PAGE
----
Western Mass. Correctional Alcohol Center Springfield 801102 2005 228 188 162 26
House of Corrections Ludlow 810414 9008 1,464 513 171 337
House of Corrections Ludlow 810414 9013 196 77 48 29

We did not adjust the poverty data, because the U.S. Census Bureau’s poverty calculations are based on households from which people in prison are already excluded. The educational attainment data was not adjusted, because we were unable to identify a methodology that would subtract only the prison population and none of the surrounding resident population from the Ludlow totals. The urban/rural data was not adjusted, because doing so would not have affected our results.

Data display and calculation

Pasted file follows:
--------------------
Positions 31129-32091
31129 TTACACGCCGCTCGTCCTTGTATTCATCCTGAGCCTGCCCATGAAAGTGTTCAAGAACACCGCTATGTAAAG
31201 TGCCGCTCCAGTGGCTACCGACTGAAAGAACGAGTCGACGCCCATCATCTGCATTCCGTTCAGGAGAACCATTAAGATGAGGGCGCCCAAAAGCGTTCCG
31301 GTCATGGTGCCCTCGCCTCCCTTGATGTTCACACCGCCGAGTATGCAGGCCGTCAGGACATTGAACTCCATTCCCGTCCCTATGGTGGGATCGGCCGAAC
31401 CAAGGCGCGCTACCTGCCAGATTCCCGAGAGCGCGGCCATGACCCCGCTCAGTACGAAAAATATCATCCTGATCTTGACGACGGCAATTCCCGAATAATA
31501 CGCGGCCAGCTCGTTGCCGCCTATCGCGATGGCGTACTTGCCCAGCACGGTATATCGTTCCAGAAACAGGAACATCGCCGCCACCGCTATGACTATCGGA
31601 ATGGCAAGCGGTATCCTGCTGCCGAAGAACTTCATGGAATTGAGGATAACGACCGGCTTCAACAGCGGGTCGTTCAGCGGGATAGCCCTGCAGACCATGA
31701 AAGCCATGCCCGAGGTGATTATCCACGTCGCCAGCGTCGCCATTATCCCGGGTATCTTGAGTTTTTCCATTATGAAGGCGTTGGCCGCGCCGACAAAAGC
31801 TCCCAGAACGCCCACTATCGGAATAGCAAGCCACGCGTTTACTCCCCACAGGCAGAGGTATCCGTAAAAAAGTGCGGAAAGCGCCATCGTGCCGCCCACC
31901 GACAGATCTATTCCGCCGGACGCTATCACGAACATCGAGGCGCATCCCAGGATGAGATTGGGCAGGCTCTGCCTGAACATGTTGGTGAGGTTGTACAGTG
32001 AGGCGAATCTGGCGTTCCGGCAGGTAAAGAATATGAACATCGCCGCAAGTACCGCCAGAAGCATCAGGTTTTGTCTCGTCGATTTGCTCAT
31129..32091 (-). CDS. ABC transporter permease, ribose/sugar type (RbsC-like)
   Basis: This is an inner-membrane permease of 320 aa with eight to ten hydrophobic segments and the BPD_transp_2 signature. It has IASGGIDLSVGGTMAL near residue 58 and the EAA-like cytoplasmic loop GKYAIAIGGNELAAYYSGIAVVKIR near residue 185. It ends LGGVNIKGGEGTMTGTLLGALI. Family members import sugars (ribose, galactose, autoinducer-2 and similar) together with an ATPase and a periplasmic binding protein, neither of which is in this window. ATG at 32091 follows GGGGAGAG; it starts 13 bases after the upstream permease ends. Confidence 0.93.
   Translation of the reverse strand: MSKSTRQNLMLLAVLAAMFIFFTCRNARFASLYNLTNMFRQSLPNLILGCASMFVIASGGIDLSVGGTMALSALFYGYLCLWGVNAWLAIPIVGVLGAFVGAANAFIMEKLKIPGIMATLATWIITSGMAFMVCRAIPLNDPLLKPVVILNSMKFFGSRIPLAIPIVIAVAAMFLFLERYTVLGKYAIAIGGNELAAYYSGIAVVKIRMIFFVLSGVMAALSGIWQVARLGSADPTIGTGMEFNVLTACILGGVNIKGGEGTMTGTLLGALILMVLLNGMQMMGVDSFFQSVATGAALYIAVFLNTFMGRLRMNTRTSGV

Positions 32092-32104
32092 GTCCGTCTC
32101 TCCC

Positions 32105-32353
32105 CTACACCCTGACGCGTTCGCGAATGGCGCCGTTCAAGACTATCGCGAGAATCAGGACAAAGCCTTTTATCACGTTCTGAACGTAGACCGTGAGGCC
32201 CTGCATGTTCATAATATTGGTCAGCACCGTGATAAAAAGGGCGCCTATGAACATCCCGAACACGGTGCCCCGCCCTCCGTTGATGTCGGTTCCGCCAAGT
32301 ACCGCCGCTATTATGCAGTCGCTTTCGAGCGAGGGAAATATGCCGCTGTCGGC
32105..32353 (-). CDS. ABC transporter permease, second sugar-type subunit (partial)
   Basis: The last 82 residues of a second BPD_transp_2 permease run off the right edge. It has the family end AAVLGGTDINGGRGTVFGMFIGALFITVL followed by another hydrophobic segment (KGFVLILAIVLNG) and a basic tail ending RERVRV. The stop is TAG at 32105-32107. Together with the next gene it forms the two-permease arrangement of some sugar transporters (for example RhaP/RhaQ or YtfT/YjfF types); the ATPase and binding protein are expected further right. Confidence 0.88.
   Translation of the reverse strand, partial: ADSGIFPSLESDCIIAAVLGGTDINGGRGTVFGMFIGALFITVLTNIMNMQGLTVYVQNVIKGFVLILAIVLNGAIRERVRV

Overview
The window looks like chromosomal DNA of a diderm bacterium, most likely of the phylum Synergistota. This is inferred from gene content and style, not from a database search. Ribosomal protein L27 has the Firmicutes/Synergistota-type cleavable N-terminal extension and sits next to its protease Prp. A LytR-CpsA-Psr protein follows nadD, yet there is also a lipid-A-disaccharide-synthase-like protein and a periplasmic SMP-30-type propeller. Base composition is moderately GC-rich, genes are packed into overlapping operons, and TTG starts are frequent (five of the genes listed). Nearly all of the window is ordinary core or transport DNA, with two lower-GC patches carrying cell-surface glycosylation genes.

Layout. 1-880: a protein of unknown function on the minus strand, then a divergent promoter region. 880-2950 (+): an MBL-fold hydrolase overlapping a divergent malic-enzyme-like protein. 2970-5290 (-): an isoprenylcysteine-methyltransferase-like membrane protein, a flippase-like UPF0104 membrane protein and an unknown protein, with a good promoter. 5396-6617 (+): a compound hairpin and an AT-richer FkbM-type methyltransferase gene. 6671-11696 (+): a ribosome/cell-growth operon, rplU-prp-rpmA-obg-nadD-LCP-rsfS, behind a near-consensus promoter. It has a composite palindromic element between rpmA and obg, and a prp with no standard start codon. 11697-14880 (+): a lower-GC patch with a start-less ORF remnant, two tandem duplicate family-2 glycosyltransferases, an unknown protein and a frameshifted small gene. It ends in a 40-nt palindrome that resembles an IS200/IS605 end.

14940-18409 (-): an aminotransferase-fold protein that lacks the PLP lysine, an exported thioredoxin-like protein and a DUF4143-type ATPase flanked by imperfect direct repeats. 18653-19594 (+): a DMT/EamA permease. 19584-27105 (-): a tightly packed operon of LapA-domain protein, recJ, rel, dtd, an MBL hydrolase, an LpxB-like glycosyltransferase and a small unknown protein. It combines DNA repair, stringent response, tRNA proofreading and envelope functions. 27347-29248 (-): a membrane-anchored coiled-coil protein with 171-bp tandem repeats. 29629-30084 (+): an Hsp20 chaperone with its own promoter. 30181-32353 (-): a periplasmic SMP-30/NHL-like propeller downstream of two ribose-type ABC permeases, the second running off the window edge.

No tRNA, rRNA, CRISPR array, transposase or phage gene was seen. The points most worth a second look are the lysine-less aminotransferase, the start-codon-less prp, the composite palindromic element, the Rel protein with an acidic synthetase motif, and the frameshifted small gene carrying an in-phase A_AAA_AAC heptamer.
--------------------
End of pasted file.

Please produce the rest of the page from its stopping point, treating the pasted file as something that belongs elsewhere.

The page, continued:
To illustrate how Massachusetts’ enhancement zone law affects minority populations, we used the “display by dot density” feature of ArcView 9.1 to estimate the distribution of the population in each Census block. The Census Bureau collects actual addresses, but, for confidentiality reasons, only publishes the data aggregated to units of geography called “blocks” and “blockgroups.” In urban areas, a “block” tends to be a city block, but in more rural areas, the blocks can be much larger. As it is impossible to determine exactly where in a Census block someone lives, we used a dot-density map to display the concentrations of different populations. We aggregated our data for Blacks and Latinos and illustrated each Black or Latino person as one very small red dot. Each White person is illustrated as a very small blue dot. We made the borders of each block invisible and told the software to randomly distribute the requisite number of dots in each block. The enhancement zones display was created with a multiple-step process. Once we had built a polygon shapefile with each type of protected place, we used the Arcview 9.1. buffer tool to create new polygons of 100-foot buffers around parks and 1,000-foot buffers around other statutory places. We used the dissolve command to create one polygon shapefile of the combined zones and then clipped the shapefile to the county’s borders.